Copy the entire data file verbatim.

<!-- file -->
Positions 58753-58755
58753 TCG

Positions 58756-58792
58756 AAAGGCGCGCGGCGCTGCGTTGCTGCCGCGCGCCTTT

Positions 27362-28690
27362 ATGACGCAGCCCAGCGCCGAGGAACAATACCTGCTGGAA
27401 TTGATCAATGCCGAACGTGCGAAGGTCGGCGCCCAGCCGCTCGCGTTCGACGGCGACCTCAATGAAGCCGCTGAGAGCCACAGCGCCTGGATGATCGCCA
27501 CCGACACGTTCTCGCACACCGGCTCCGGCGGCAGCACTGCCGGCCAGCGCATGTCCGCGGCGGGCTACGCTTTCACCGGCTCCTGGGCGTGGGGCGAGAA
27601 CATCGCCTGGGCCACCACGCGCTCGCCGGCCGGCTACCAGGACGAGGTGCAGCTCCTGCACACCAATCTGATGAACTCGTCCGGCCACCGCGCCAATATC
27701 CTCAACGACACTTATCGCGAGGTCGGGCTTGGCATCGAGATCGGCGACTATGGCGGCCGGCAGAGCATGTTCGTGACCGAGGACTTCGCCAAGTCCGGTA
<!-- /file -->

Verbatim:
Positions 58753-58755
58753 TCG

Positions 58756-58792
58756 AAAGGCGCGCGGCGCTGCGTTGCTGCCGCGCGCCTTT

Positions 27362-28690
27362 ATGACGCAGCCCAGCGCCGAGGAACAATACCTGCTGGAA
27401 TTGATCAATGCCGAACGTGCGAAGGTCGGCGCCCAGCCGCTCGCGTTCGACGGCGACCTCAATGAAGCCGCTGAGAGCCACAGCGCCTGGATGATCGCCA
27501 CCGACACGTTCTCGCACACCGGCTCCGGCGGCAGCACTGCCGGCCAGCGCATGTCCGCGGCGGGCTACGCTTTCACCGGCTCCTGGGCGTGGGGCGAGAA
27601 CATCGCCTGGGCCACCACGCGCTCGCCGGCCGGCTACCAGGACGAGGTGCAGCTCCTGCACACCAATCTGATGAACTCGTCCGGCCACCGCGCCAATATC
27701 CTCAACGACACTTATCGCGAGGTCGGGCTTGGCATCGAGATCGGCGACTATGGCGGCCGGCAGAGCATGTTCGTGACCGAGGACTTCGCCAAGTCCGGTA